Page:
Job seekers are regularly told about the importance of ‘standing out from the crowd.’ But what does that actually mean and how can someone go about achieving it?
What can I do to stand out against other candidates?
Don’t simply focus on your technical skills. Obviously, an employer needs to know that you have the technical skills required to do the job, but the reality is that most applicants will have a lot of the same skills as you.
To stand out, right from your cover letter through to the interview, you need to focus on what makes you unique. Really reflect on your life, not just your profession, to identify what you have that others likely don’t. Is it that you have more knowledge in a specific area than most people? Maybe you have worked in multiple markets and therefore bring a broader perspective to your role. Or it could be that you are a volunteer or sit on a committee, and therefore bring additional skills to the table, enhancing your ability to do the job well.
What questions should I ask in an interview?
Through your questioning, you want to demonstrate to the interviewer that your priority is to understand and meet the needs of their organisation and you want them to know you are interested enough to try to picture what working there will be like.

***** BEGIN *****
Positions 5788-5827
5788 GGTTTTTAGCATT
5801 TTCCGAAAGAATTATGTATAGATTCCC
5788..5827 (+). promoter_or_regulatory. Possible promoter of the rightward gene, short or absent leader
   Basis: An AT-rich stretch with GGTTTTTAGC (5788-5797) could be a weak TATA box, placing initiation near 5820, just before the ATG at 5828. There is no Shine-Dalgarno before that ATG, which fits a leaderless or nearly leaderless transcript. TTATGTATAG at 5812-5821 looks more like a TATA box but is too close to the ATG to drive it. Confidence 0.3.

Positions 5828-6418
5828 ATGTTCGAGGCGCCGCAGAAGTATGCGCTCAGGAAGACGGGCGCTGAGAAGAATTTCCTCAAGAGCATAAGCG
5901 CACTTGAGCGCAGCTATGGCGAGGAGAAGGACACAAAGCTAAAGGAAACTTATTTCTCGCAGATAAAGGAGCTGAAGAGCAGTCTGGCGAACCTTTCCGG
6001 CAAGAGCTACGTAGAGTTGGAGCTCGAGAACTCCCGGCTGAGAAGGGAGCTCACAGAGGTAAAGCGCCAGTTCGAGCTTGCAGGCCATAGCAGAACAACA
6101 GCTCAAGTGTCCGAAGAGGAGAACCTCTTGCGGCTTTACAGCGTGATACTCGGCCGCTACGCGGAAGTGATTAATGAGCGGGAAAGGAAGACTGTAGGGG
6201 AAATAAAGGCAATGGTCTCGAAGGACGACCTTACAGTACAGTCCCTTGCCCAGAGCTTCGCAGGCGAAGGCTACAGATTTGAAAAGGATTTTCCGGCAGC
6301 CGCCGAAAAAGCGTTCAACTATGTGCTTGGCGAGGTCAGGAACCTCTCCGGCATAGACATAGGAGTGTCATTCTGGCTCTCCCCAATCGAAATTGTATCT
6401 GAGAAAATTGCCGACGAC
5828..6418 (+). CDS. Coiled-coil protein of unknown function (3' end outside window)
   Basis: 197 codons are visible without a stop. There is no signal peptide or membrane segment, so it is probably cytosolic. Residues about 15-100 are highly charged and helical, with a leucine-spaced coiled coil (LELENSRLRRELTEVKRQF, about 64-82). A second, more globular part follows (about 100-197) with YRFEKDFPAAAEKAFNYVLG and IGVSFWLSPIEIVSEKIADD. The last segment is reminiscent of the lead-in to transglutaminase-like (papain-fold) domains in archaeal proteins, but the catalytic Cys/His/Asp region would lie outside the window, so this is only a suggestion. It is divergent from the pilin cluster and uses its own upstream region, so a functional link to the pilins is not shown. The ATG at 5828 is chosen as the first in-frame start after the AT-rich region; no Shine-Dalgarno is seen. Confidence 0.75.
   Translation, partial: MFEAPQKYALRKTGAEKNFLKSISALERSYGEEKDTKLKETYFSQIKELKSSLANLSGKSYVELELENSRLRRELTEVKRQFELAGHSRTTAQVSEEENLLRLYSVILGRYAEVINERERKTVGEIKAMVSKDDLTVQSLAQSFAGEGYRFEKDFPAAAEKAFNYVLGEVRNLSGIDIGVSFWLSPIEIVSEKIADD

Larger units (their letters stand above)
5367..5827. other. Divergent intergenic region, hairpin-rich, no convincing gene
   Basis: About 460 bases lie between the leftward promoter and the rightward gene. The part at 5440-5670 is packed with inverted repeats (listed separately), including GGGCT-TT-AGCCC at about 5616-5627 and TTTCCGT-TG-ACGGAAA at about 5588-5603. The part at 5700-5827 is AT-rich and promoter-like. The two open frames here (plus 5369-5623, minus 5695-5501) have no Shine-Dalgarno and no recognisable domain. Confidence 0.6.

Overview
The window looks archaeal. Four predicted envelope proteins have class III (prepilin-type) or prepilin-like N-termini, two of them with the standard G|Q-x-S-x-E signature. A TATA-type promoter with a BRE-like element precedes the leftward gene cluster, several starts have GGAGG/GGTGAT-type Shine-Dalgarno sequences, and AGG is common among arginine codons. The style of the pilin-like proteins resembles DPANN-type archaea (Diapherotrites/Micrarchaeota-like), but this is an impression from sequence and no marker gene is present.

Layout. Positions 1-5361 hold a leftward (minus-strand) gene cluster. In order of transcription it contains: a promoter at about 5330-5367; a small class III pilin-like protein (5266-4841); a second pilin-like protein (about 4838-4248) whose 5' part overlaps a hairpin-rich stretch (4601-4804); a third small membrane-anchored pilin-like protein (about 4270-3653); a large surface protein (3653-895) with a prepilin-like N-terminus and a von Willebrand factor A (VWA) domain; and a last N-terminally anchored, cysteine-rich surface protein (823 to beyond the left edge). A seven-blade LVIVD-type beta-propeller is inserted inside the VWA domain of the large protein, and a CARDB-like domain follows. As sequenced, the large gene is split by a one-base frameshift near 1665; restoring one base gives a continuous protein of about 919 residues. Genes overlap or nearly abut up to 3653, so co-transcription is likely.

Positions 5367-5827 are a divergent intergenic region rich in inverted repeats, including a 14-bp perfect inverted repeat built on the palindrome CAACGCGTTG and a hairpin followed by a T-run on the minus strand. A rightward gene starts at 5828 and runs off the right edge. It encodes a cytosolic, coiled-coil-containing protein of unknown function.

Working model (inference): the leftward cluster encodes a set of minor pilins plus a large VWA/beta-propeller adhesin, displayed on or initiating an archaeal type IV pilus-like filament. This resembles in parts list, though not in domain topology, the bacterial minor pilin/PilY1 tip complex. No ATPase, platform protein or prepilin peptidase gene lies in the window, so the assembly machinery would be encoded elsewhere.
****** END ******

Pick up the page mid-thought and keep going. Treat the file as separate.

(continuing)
So, questions like: ‘What would success look like in this role?’, ‘What do you most need from the person who steps into this role?’ and ‘What challenges would you need me to meet to help the organisation meet its objectives?’. Also, don’t be afraid to ask about the culture – an alignment of values is important for both sides!
What should I do when I haven’t heard back about a job?
There is nothing wrong with following up; if anything, it demonstrates that you are highly interested in the role and are a proactive person. Both traits are highly valued by employers. A thank you email directly after an interview is a nice touch and can be complemented by a follow up email after a reasonable amount of time has passed. In your follow up email, make sure you clearly and concisely communicate your enthusiasm for the role and the value you would bring to the company.
When contacting your interviewer, it’s important to remember and respect that they have many other priorities competing for their time. Hiring for this role is not the only thing they are doing; so sometimes, no news is no news.
With this advice in mind, start jotting down some ideas for each question that relate to you and your career journey.
Really reflect on your life, not just your profession, to identify what you have that others likely don't.